holding that defendants had no obligation to prove they are the "owner of the Note and Deed of Trust."Summary of this case from Kopec v. Wells Fargo Bank
No. 2:09-cv-00095 JWS.
May 18, 2009
Merrick Brian Firestone, Veronica Lynn Manolio, Kelhoffer Manolio Firestone PLC, Scottsdale, AZ, for Plaintiff.
Robert Wayne Norman, Jr., Houser Allison, Irvine, CA, for Defendants.
ORDER AND OPINION [Re: Motion at Docket 7]
I. MOTION PRESENTED
At docket 7, defendants Aurora Loan Services, LLC ("Aurora") and Mortgage Electronic Registration Systems, Inc. ("MERS") move to dismiss plaintiff's complaint with prejudice pursuant to Federal Rule of Civil Procedure 12(b)(6). At docket 8, plaintiff Michael Diessner ("Diessner") opposes the motion. Defendants Aurora and MERS reply at docket 10. Oral argument was not requested and it would not assist the court.
Michael Diessner obtained a mortgage loan for $980,000 from Metrocities Mortgage, LLC ("Metrocities Mortgage") on March 26, 2004, to purchase real property commonly known as 4707 E. Porter Drive, Phoenix, AZ 85015 ("the subject property"). Diessner executed a promissory note entitling Metrocities Mortgage to foreclose on the subject property if Diessner defaulted on the loan. Metrocities Mortgage subsequently sold Diessner's loan to MERS and/or Aurora, and Diessner began making his mortgage payments to the new company. At some point, Diessner defaulted on the loan and foreclosure proceedings were initiated. MERS and Aurora appointed Quality Loan Service Corporation ("Quality Loan") as trustee to conduct a trustee's sale on the property. A foreclosure sale is pending.
Doc. 1, exh. A at p. 25.
On December 16, 2008, Diessner filed a complaint in Superior Court of Arizona, County of Maricopa, against Quality Loan, MERS, and Aurora. Diessner's complaint alleges that because Aurora and MERS "are not in possession of the original Note endorsed to them, they have no present right to initiate foreclosure under the security interest nor the right to direct [Quality Loan] to foreclose and sell the subject property owned by Plaintiff." Count one of the complaint seeks a declaration pursuant to A.R.S. § 12-1831 that defendants "are not entitled to enforce the underlying promissory Note described in the security instrument" and "have no legal claim to title on the subject property." Count two alleges that defendants violated the Federal Fair Debt Collection Practices Act and the Real Estate Settlement Procedures Act. Count three alleges that defendants engaged in predatory lending practices in violation of the Home Ownership and Equity Protection Act, Truth in Lending Act (Regulation Z), and Federal Trade Commission Act. Count Four alleges that defendants participated in a scheme of racketeering in violation of the Racketeer Influenced and Corrupt Organizations Act ("RICO"). Attached to the complaint is a Notice of Trustee's Sale regarding the subject property. The Notice names Diessner as the original trustor, Quality Loan as the trustee, and MERS as nominee for Aurora, the current beneficiary.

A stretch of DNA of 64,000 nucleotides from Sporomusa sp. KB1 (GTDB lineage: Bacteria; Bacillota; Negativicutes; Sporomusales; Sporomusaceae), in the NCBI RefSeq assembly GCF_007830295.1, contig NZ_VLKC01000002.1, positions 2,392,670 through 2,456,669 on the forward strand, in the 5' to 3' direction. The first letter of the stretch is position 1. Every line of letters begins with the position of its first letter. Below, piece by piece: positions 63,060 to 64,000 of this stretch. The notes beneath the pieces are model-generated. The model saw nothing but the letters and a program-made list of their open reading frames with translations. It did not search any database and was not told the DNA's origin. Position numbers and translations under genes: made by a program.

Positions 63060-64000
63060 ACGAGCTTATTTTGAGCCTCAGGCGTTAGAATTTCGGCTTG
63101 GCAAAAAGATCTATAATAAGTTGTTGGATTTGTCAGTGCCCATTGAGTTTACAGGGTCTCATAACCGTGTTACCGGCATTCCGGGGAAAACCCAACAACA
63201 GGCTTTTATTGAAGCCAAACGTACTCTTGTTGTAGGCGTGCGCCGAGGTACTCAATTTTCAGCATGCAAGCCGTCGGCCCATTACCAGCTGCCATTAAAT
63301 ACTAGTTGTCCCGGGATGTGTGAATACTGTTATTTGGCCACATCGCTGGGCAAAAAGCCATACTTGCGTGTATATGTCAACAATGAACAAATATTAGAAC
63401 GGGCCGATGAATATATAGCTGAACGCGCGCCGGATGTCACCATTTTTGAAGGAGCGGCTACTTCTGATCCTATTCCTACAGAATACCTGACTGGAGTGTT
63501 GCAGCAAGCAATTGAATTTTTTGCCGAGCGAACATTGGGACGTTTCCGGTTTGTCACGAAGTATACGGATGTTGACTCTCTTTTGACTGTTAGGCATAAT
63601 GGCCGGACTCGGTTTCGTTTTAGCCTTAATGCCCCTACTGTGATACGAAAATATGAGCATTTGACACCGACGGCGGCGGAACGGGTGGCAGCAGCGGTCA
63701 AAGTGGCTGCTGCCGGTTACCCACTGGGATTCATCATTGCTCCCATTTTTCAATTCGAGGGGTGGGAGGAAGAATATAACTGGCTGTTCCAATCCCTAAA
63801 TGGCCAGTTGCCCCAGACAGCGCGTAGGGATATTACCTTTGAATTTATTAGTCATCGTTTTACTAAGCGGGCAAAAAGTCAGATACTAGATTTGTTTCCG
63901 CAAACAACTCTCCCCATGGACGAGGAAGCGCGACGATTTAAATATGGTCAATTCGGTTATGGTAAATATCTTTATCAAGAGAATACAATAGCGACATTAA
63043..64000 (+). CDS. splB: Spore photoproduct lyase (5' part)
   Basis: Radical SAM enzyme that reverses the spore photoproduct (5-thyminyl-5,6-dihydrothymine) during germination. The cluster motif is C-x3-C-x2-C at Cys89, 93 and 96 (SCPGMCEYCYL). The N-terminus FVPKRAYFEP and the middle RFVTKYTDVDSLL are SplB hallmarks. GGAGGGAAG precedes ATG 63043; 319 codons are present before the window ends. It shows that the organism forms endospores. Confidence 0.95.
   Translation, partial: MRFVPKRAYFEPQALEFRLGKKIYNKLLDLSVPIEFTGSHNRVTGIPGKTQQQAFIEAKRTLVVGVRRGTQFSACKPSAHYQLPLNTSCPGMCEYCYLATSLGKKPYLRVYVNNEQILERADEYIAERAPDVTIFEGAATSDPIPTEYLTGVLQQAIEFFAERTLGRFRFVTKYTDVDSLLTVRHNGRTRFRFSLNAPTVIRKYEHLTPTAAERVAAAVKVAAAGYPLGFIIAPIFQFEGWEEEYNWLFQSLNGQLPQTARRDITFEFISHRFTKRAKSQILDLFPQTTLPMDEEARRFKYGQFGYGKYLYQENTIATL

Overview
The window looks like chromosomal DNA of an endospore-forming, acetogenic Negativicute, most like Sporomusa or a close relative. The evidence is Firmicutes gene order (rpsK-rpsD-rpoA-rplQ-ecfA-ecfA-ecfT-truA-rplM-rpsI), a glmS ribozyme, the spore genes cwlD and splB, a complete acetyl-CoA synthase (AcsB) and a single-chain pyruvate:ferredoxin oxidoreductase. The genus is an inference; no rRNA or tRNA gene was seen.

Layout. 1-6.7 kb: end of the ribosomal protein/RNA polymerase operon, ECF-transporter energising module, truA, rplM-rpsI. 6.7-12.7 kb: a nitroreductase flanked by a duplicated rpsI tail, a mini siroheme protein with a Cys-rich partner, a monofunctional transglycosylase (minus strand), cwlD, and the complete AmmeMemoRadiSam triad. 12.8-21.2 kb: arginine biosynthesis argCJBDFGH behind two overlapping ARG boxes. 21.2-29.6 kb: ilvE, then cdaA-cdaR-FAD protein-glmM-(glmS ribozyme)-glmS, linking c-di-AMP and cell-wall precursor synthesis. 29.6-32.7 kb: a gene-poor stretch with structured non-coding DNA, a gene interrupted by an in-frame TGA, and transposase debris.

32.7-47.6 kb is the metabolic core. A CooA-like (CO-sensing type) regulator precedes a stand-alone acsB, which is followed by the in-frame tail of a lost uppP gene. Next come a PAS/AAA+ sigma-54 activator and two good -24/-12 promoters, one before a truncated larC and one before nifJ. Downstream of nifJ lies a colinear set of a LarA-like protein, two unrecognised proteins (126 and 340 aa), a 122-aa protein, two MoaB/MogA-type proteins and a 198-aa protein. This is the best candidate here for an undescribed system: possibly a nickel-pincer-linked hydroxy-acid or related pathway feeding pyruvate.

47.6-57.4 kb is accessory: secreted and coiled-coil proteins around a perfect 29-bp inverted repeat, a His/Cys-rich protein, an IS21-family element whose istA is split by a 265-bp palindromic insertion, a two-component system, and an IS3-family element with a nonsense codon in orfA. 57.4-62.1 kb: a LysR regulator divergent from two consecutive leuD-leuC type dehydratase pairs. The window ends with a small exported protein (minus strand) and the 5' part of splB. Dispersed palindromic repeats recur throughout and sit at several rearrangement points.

At docket 9, plaintiff filed a notice of voluntary dismissal as to defendant Quality Loan.
Doc. 1, exh. A. at p. 7.
Doc. 1, exh. A at p. 9.
Doc. 1, exh. A at p. 14.
Defendants Aurora and MERS timely removed Diessner's complaint to federal court pursuant to 28 U.S.C. § 1441. This court has federal question jurisdiction over Diessner's complaint pursuant to 28 U.S.C. § 1331.
III. STANDARD OF REVIEW
A motion to dismiss for failure to state a claim made pursuant to Federal Rule of Civil Procedure 12(b)(6) tests the legal sufficiency of the claims in the complaint In reviewing a Rule 12(b)(6) motion to dismiss, "[a]ll allegations of material fact in the complaint are taken as true and construed in the light most favorable to the nonmoving party." "Conclusory allegations of law, however, are insufficient to defeat a motion to dismiss." A dismissal for failure to state a claim can be based on either "the lack of a cognizable legal theory or the absence of sufficient facts alleged under a cognizable legal theory." "To avoid a Rule 12(b)(6) dismissal, a complaint need not contain detailed factual allegations; rather, it must plead `enough facts to state a claim to relief that is plausible on its face.'"
De La Cruz. v. Tormey, 582 F.2d 45, 48 (9th Cir. 1978).
Vignolo v. Miller, 120 F.3d 1075, 1077 (9th Cir. 1997).
Lee v. City of Los Angeles, 250 F.3d 668, 679 (9th Cir. 2001).
Balistreri v. Pacifica Police Dept., 901 F.2d 696, 699 (9th Cir. 1988).
"Generally, a district court may not consider any material beyond the pleadings in ruling on a Rule 12(b)(6) motion. However, material which is properly submitted as part of the complaint may be considered." A court may also take judicial notice of "matters of public record" without converting a motion to dismiss into a motion for summary judgment if the facts noticed are not "subject to reasonable dispute."
Hal Roach Studios, Inc. v. Richard Feiner and Co., Inc., 896 F.2d 1542, 1555 n. 19 (9th Cir. 1990) (internal citations omitted).
Count OneIn Count One, Diessner requests the court to "declare the rights, status and other legal relations of the parties" to the subject property pursuant to A.R.S. § 12-1831, which provides that "[c]ourts of record within their respective jurisdictions shall have power to declare rights, status, and other legal relations whether or not further relief is or could be claimed." Diessner specifically requests the court to declare that MERS and Aurora "are not entitled to enforce the underlying promissory Note described in the security instrument" and "have no legal claim to title on the subject property." Count one is based on Diessner's argument that "[u]nder the law of negotiable instruments as codified in the Uniform Commercial Code (codified in Arizona at A.R.S. § 47-3101, et al.), a purported Note holder who is not in possession of the original negotiable instrument is not entitled to enforce it."